Judy Chicago: Art for a Woman’s World

  • Born in Chicago*, the multifaceted artist and celebrated American personality has never stopped developing a singular, female-centered aesthetic challenging male domination and celebrating the achievements of women, who are all too often overlooked or relegated to the sidelines. In contrast with the clean, angular lines favored by her contemporaries, she prefers generous, sensual, colorful and suggestive curves, with spirals and shells evoking symbols of female power.

In the late 1970s, she boldly and poetically asserted her art with The Dinner Party, a monumental installation comprised of thirty-nine place settings arranged on an open, triangular table that rests on a porcelain-tiled floor inscribed with the names of 999 other mythical female personalities. After touring the world, this iconic work, a symbolic history of women in Western civilization, is now a part of the permanent collection at the Brooklyn Museum in New York.

In her extensive research for The Dinner Party, Judy Chicago discovered the fundamental role of goddesses in antiquity and in different cultures around the world. Restoring women’s divine dimension and illuminating a whole buried section of history by the glow of these inspiring and creative figures are the passionate vocations that have been her guiding inspiration on a wide range of subjects, including embroidery, spanning a career of nearly 60 years. Today, Judy Chicago brings her deep knowledge of women’s history as well as her familiarity with needle and textile techniques to her collaboration with Maria Grazia Chiuri.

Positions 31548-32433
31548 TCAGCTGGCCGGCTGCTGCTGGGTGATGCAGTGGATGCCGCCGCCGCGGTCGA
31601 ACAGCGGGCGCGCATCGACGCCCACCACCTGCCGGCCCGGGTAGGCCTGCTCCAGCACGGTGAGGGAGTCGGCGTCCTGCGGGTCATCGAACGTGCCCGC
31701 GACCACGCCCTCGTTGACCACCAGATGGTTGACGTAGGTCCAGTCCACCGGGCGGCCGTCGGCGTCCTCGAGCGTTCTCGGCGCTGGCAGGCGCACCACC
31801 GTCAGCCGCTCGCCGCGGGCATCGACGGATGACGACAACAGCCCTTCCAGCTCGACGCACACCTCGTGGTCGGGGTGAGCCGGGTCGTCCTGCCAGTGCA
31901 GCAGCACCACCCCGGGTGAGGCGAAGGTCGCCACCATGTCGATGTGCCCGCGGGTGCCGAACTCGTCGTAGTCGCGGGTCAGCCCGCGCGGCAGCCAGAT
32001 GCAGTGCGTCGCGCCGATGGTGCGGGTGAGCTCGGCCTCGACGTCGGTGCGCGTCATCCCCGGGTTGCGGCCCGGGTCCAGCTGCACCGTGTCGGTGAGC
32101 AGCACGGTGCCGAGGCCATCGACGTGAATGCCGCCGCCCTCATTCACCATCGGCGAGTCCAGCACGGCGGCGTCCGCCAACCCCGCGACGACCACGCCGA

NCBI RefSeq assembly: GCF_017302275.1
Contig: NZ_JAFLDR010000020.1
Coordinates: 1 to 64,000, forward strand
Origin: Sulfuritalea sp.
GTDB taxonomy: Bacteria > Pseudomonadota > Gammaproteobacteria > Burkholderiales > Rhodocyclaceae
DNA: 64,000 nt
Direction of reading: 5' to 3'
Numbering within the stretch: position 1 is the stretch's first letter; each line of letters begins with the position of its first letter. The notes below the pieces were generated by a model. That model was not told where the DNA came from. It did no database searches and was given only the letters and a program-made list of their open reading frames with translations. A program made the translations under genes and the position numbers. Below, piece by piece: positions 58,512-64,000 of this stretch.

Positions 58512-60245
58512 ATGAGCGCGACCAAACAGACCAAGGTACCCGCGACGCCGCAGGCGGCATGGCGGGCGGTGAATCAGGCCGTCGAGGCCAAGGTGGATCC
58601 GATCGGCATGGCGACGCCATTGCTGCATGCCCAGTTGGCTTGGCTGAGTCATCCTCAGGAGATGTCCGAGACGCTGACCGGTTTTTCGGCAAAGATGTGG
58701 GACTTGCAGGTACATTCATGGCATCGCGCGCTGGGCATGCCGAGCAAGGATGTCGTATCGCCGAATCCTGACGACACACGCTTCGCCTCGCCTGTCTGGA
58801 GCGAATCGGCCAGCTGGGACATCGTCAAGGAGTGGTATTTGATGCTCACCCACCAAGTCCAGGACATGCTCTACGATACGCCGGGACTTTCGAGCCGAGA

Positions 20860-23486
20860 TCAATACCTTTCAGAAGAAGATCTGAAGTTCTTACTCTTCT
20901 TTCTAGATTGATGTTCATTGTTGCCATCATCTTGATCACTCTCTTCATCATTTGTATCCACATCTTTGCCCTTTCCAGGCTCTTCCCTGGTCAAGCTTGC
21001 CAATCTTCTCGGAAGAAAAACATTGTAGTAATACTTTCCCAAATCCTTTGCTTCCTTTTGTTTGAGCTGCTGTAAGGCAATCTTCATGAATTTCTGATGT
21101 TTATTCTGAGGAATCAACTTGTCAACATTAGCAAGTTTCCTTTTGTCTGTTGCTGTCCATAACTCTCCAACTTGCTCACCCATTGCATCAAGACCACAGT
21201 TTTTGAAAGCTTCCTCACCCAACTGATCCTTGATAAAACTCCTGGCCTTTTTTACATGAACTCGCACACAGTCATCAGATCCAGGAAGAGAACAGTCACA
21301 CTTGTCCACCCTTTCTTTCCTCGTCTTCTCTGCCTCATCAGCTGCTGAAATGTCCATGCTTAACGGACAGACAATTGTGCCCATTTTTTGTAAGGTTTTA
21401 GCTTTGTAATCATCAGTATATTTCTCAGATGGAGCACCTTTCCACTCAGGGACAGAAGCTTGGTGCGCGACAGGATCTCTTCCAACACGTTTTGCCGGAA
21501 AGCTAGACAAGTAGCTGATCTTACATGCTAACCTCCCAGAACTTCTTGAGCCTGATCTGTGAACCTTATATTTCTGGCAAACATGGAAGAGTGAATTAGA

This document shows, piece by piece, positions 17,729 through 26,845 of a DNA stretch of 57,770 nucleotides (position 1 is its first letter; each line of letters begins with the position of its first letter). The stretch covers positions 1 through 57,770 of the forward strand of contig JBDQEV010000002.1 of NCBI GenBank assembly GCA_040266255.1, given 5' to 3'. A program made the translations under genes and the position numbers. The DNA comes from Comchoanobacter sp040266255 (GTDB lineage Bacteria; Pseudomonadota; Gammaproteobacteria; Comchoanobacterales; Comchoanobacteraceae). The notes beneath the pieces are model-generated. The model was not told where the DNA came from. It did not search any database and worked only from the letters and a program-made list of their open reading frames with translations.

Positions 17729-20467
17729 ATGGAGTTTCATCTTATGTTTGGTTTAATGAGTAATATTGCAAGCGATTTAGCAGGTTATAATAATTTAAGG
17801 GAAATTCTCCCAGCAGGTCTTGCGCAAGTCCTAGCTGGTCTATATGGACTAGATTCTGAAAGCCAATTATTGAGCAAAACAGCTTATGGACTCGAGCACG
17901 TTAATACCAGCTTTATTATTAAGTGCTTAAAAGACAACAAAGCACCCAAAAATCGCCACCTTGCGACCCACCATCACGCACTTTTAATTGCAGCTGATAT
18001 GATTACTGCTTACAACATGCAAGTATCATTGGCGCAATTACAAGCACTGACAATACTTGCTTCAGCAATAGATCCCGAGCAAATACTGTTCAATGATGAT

In addition to creating a prodigious body of art, Judy Chicago has lectured widely across the globe, published 14 books and co-founded the Feminist Art Program at the California State University in Fresno, in 1970. This unprecedented initiative was soon followed by Womanhouse, a project that came out of the famed art school, Cal Arts, which was co-directed by the painter Miriam Schapiro and produced by a group of female students and artists who were encouraged to push the boundaries of convention and social diktats. 

A true pioneer, Judy Chicago defines art as the highest expression of the human spirit, one which was denied to women for many centuries. 

* Née Judy Cohen, she adopted the name of her hometown as her surname.

Photo credit - Sarah Blais & Kristen Pelou